Reducing the Take-Home Exposures

Chemicals from your work can come home on your skin, hair, clothes and shoes. When you go home, these chemicals can get onto your floors, your furniture, or in your car where your family members or pets can be exposed. We call this take-home exposure.

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Reduced Fertility Related to Work

Chemical exposures during work can affect both men and women. When the male partner has intensive occupational exposure to certain pesticides, heavy metals, organic solvents or other agents, pregnancy outcomes such as spontaneous abortion and birth defects may be increased.

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Exposure to Ammonia in Pregnancy

Ammonia is a colorless gas with a strong characteristic odor similar to urine that allows its detection at low levels.  Ammonia compounds are used in fertilizers, plastics, synthetic fibers, dyes, explosives, pharmaceuticals, and are a major component of many common household cleaning products.

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Ionizing Radiation and Pregnancy

 

Exposure to ionizing radiation at work could increase your chances of having reproductive problems, including having a baby with a birth defect. Here, you can learn more about ionizing radiation and what you can do to reduce your exposure for a healthier pregnancy.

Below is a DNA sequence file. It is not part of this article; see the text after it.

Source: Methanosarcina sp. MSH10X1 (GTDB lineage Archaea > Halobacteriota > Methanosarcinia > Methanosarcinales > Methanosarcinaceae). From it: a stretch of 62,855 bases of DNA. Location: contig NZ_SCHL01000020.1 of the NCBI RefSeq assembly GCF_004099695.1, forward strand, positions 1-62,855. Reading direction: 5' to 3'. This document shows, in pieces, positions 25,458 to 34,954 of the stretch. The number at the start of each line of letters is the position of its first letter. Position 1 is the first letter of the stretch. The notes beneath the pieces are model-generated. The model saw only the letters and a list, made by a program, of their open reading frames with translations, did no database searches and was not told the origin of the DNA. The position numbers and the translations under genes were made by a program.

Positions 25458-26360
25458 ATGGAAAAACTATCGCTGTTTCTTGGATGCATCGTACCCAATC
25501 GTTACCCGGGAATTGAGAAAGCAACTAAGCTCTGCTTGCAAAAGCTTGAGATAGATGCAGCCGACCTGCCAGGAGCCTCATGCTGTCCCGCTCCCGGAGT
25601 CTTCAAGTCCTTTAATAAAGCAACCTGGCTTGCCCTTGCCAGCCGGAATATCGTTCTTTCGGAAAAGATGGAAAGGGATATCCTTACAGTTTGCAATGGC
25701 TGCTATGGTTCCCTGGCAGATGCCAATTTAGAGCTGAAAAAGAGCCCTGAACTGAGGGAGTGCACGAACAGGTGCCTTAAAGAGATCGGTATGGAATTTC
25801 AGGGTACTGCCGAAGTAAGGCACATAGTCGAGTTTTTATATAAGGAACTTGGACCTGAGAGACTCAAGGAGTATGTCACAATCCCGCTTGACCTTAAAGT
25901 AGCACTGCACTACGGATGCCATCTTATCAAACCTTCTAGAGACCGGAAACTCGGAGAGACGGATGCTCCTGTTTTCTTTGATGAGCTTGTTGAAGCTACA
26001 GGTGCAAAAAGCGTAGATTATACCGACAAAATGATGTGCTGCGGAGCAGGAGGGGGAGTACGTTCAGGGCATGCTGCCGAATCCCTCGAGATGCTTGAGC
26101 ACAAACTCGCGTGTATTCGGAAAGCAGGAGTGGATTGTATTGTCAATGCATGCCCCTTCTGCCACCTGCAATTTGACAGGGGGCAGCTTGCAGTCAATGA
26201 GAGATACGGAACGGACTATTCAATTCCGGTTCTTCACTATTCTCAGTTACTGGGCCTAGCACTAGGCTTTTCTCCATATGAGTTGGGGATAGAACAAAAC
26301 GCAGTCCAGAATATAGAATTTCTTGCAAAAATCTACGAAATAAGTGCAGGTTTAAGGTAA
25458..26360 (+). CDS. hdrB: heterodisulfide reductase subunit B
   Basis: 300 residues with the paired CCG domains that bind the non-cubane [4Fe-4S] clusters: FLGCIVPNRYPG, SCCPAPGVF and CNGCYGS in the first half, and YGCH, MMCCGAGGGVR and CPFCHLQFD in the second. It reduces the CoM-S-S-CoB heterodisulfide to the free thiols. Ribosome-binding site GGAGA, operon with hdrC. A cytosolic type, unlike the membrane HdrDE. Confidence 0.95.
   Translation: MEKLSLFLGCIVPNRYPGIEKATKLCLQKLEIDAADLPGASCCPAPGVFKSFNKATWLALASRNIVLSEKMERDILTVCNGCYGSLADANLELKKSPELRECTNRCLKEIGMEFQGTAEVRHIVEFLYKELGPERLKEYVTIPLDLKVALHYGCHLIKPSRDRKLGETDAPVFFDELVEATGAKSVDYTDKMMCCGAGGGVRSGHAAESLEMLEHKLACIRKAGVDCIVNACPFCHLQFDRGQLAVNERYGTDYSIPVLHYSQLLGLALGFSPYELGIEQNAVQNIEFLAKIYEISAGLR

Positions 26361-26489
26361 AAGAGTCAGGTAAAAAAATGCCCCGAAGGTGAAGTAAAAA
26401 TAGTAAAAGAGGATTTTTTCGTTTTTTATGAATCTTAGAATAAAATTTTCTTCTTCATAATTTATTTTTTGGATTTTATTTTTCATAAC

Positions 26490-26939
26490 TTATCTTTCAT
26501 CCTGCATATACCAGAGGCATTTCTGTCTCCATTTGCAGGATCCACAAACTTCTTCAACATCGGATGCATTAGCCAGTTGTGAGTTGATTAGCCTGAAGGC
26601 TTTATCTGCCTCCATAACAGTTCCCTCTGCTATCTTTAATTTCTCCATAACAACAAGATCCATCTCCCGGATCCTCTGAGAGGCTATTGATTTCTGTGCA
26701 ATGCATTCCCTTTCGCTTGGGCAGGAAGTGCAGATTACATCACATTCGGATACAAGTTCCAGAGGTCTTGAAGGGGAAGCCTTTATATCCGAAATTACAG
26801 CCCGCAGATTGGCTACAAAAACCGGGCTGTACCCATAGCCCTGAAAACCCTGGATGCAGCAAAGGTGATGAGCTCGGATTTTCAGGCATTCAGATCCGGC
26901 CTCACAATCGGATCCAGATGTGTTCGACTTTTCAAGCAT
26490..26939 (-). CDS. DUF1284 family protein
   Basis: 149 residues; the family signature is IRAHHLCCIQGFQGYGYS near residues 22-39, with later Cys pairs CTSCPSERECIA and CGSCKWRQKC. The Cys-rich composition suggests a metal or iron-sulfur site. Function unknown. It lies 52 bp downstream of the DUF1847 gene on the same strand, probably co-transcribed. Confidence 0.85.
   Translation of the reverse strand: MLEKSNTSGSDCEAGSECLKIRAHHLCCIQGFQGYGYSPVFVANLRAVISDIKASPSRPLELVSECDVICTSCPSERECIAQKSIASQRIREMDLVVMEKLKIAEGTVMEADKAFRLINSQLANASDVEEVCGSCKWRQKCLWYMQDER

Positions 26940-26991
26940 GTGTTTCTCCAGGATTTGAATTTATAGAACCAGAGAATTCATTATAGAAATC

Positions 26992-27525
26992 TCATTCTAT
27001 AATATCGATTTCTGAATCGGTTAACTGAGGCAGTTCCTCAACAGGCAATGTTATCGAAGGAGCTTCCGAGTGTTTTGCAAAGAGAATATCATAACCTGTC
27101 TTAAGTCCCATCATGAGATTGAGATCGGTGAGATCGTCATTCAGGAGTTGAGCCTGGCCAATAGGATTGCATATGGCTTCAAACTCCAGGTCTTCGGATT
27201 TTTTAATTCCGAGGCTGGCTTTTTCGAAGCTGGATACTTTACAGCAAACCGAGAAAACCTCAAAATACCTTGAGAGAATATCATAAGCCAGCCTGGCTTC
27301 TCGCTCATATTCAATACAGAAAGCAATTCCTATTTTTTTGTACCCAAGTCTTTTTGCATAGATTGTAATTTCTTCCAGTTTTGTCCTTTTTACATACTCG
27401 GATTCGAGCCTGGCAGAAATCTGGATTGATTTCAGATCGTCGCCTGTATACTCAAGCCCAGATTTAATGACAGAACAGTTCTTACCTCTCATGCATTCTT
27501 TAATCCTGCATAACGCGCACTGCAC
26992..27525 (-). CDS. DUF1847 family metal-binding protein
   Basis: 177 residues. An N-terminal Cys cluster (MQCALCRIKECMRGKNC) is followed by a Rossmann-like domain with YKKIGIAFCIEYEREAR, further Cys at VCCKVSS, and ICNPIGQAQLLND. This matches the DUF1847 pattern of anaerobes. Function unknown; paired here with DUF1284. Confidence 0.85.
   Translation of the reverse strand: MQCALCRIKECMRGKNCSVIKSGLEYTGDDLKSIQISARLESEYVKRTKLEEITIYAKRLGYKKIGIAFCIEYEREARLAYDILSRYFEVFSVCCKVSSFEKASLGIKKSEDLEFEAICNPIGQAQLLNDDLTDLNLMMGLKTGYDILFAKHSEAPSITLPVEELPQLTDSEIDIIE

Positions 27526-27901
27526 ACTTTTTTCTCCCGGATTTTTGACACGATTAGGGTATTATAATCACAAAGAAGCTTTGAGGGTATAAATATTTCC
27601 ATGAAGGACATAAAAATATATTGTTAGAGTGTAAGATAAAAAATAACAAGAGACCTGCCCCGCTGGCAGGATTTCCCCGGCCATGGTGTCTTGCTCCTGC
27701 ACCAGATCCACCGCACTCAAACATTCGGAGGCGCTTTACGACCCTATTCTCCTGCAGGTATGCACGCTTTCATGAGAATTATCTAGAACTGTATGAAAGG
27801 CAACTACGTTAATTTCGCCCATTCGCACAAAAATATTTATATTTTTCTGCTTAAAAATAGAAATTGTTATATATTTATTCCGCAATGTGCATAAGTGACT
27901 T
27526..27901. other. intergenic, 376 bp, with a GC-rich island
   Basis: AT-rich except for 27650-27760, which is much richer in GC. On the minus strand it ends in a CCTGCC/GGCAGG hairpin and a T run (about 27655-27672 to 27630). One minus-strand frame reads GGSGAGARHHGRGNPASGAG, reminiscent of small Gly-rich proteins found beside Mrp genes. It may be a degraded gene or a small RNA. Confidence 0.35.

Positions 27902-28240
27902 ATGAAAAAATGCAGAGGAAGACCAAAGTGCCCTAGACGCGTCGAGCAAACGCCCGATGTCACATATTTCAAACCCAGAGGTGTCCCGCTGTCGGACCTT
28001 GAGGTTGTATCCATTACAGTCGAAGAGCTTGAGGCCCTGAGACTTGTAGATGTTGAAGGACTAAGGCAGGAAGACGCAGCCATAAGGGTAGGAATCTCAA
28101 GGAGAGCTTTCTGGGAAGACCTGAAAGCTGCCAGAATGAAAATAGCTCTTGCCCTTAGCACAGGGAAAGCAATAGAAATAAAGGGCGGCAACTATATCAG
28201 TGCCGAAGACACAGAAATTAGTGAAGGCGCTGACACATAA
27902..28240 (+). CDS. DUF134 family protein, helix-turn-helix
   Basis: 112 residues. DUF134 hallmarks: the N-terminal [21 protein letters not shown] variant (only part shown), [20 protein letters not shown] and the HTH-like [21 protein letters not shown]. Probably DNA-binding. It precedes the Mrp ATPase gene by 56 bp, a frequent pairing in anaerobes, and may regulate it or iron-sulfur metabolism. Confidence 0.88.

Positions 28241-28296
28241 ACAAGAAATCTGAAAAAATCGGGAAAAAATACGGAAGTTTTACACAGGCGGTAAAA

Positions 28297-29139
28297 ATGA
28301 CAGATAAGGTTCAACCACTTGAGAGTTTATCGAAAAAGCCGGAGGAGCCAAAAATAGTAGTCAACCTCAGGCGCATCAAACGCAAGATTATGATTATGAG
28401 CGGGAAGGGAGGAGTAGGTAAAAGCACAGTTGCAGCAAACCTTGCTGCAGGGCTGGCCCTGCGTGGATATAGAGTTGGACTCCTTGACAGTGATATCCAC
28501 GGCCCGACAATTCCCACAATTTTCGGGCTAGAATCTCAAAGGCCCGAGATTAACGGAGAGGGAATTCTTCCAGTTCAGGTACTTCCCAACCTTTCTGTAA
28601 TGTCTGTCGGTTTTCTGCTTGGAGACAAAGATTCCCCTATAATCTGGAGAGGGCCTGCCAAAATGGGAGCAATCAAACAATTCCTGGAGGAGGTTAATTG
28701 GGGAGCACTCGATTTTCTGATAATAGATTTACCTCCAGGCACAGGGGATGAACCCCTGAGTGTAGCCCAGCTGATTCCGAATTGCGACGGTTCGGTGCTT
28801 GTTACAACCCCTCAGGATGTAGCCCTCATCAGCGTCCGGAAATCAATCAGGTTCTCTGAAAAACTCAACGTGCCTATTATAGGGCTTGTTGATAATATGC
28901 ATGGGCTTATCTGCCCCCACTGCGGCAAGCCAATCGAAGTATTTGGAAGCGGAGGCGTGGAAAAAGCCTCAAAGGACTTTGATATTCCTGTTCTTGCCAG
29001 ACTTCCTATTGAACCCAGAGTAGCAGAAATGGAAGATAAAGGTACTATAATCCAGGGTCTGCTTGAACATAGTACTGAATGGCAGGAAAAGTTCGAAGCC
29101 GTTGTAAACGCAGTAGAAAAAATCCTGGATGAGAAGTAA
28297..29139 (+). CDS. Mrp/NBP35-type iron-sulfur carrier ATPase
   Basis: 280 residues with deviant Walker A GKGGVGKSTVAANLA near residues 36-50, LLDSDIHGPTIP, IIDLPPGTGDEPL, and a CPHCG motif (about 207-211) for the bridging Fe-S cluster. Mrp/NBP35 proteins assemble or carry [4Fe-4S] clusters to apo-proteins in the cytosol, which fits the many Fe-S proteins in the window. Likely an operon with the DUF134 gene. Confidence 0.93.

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Women Work in Restaurants

Women who work in restaurants may be concerned about heat and the air they are breathing. Secondhand smoke, as well as smoke from grilling and frying may contain chemicals like polycyclic aromatic hydrocarbons. Increased ventilation may help to reduce exposures.

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X-Rays, Pregnancy and You

Pregnancy is a time to take good care of yourself and your unborn child. Many things are especially important during pregnancy, such as eating right, cutting out cigarettes and alcohol, and being careful about the prescription and over-the-counter drugs you take. Diagnostic x-rays and other medical radiation procedures of the abdominal area also deserve extra attention during pregnancy.

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The New FDA Pregnancy Categories

In 2015 the FDA replaced the former pregnancy risk letter categories (the five-letter system; A, B, C, D and X) on prescription and biological drug labeling with new information to make them more meaningful to both patients and healthcare providers.

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